Goulash per­fect hot stew for a cold win­ter day

Ottawa Citizen - - Life -

Goulash is a great win­ter stew, a meal of­ten made in one pot with veg­eta­bles and al­ways flavoured with unique Hun­gar­ian pa­prika. It’s the pop­u­lar choice at the Lin­den­hof Restau­rant, 365 For­est St. near Lin­coln Fields Mall.

Served along side the stew are braised red cab­bage and spat­zle, a small boiled dumpling sautéed briefly in but­ter (for recipes see page

F3). “Goulash and red cab­bage are a com­fort food at this time of year be­cause it warms you up, al­though I also have cus­tomers who or­der this year round be­cause it’s their favourite,” says Lin­den­hof owner Ali­son Gee­han.

The stew has a long, slow sim­mer­ing — the se­cret to its full flavour. The deep red colour of Hun­gar­ian pa­prika is stronger and richer than Span­ish pa­prika and has a stronger flavour. It’s made from a red elon­gated chili pep­per.

Goulash re­quires lit­tle at­ten­tion once ev­ery­thing is in the pot. To cook it most ef­fec­tively, use a heavy stew pot, casse­role or Dutch oven with a low, tight- fit­ting lid. Many peo­ple pre­fer to cook stews in the oven, where the pot is sur­rounded by even heat at all times, as top-ofthe-stove cook­ing tends to make for a wa­tery gravy.

Stews can be pre­pared sev­eral days in ad­vance and frozen for fu­ture use. If you do freeze a one-pot meal, elim­i­nate pota­toes and rice and cook them when you are re­heat­ing the stew. Starchy in­gre­di­ents tend to de­com­pose when frozen and then re­heated, and will make the gravy thick and pasty.

Spat­zles are small dumplings made with flour, wa­ter and egg and dropped into boil­ing wa­ter to cook, then drained and briefly sautéed in but­ter. The braised red cab­bage brings colour to the meal.

To con­tact Lin­den­hof, phone 613-725-3481. The web­site is www.the­lin­den­hof.com.

IN THE RESTAU­RANTS

• Co­conut La­goon,

835 St. Lau­rent Blvd.: Join mem­bers of Slow Food for a South In­dian brunch, Satur­day, 11 a.m. to 2 p.m. Brunch in­cludes dosas, vadas, gin­ger soup, pap­pad­ums, sal­mon and/or king­fish, chicken, lamb, veg­eta­bles, eggs with bas­mati rice, sal­ads, sauces and chut­neys, parathas bread and two dessert choices. Chef/owner Joe Thottungal will ex­plain the cui­sine dur­ing the meal. $20 for Slow Food mem­bers, $25 for oth­ers. Re­serve at 613-821-4426.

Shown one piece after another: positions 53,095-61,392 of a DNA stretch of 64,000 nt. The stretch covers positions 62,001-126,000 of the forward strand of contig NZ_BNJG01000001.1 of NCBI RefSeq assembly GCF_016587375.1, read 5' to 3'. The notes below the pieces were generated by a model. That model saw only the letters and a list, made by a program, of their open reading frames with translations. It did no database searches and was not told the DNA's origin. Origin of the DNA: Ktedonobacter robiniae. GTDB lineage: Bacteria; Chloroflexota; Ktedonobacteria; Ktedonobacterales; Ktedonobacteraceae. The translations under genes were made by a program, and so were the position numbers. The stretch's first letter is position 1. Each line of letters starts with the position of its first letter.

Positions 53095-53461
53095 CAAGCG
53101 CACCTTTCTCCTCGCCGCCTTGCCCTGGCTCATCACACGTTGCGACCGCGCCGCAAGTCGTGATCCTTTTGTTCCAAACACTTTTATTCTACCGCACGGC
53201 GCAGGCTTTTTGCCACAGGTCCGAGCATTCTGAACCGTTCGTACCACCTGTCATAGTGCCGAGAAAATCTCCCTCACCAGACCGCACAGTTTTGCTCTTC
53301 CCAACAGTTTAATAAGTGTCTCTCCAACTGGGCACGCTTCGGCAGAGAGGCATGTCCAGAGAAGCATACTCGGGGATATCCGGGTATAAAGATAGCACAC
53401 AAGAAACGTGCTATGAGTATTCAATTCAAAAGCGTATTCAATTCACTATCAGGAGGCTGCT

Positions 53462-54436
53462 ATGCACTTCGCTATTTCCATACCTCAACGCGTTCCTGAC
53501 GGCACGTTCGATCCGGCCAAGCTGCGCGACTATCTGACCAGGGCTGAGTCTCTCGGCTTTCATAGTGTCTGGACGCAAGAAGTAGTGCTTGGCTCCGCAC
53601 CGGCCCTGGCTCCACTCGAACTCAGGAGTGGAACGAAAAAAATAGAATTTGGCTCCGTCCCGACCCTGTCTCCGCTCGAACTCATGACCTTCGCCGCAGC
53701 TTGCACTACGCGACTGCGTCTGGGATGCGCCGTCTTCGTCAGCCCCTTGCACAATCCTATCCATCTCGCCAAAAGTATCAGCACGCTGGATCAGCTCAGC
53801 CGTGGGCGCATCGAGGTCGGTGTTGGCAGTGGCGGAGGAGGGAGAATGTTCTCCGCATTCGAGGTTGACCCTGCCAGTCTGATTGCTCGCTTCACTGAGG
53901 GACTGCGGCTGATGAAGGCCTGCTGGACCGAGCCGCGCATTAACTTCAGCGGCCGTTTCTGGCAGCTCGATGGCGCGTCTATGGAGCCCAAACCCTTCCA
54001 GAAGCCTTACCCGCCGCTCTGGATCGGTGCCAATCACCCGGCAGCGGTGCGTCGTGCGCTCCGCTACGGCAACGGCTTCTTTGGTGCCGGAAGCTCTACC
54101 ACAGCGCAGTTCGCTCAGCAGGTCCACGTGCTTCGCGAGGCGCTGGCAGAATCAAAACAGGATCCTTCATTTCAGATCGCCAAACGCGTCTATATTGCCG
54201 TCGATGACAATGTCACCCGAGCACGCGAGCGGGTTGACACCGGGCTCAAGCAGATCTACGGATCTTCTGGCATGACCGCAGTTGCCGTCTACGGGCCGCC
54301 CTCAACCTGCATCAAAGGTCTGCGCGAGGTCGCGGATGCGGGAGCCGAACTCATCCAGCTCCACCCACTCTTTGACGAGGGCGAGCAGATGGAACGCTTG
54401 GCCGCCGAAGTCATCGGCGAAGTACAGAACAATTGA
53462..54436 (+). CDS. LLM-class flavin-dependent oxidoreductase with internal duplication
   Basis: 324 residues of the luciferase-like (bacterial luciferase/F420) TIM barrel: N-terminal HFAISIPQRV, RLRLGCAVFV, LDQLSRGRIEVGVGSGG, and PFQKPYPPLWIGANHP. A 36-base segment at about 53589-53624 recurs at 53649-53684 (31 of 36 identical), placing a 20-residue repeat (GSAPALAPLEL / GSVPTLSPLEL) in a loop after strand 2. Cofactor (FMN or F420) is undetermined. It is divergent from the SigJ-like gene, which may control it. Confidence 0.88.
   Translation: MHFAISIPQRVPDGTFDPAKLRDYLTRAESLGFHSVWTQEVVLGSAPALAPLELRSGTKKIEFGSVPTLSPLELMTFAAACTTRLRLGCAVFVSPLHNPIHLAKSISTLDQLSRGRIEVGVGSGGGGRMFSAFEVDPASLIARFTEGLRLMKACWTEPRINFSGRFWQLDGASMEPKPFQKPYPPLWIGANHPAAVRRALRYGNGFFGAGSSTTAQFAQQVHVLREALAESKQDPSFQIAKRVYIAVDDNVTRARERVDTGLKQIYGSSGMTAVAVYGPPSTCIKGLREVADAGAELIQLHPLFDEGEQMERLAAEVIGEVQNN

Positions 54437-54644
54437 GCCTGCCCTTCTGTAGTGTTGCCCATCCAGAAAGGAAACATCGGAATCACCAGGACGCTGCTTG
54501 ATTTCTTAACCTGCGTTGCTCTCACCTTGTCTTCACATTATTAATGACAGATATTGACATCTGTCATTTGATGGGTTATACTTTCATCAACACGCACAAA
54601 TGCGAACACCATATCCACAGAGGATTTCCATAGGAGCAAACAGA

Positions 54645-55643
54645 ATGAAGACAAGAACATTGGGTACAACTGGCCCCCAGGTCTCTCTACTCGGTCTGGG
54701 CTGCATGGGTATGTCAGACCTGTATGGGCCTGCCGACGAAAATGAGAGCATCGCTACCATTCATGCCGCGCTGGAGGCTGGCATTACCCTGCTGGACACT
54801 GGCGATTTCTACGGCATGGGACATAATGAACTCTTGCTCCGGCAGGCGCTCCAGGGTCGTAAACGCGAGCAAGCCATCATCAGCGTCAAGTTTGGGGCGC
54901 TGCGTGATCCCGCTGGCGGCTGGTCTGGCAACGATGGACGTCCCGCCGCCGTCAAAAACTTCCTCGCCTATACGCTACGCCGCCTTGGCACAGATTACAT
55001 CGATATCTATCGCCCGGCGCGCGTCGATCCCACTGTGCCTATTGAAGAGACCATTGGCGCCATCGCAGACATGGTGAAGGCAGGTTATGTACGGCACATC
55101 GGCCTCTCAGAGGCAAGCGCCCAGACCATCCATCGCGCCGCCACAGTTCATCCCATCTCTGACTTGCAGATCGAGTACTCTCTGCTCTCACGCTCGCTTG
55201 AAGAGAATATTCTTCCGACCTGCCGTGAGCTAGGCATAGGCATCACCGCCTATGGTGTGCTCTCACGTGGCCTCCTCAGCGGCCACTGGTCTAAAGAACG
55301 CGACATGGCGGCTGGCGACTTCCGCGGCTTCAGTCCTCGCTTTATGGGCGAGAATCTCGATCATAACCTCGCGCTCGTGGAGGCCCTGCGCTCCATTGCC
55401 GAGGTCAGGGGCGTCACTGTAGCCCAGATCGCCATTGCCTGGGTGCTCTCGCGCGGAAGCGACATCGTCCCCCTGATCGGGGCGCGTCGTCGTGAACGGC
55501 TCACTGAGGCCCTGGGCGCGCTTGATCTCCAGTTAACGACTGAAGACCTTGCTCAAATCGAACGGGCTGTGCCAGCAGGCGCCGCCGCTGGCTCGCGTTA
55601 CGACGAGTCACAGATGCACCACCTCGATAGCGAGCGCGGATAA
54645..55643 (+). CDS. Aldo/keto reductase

A reader asked how to set gelatin. To speed up the process, place the dry gelatin in the right amount of wa­ter in a small metal bowl. Set the bowl in an­other bowl on top of ice cubes and cold wa­ter. Stir of­ten, as the gelatin will set quickly. Don’t use the re­frig­er­a­tor; the con­stant open­ing of the door to stir the bowl wastes elec­tric­ity.

Learn more at www.co­conut­la­goon.ca.

• Mambo Restau­rant, 77 Clarence St.: Take a wine­and food-tast­ing tour of Old Ar­gentina hosted by Savvy Com­pany (for­merly The Savvy Grapes), Jan. 15 at 7 p.m. Mambo chef Pablo Robaina will serve hors d’oeu­vres, in­clud­ing crab and shrimp cake tem­pura with corn­meal, jalepeño, roasted red pep­per, and green onion served with chipo­tle aioli. A rep from the Ar­gen­tine em­bassy will be on hand. $75 (in­cludes wine, gra­tu­ity and taxes). Ad­vance tick­ets only; call 613-278-8926 or on­line at www.savvy­company.ca. • Thyme to be Savvy:

The first in a se­ries of three som­me­lier-and chef-led din­ners with a twist will be held Jan. 27 at 7 p.m. in Thyme & Again’s Lo­cal Bar & Café in the Irv­ing Green­berg The­atre Cen­tre (GCTC), 1233 Welling­ton St. W. Guests will sam­ple a tast­ing menu and red and white wines from around the world, then judge the best wine for each dish. $80 (in­cludes gra­tu­ity and taxes) for the first event, or $230 for all three. To pur­chase, go on­line at www.savvy­company.ca or call 613-7288926.

HOW TO SET GELATIN

BRUNO SCH­LUM­BERGER, THE OTTAWA CI­TI­ZEN

Ali­son Gee­han, owner of Lin­den­hof Restau­rant, says goulash and red cab­bage served with spat­zle are great com­fort foods.

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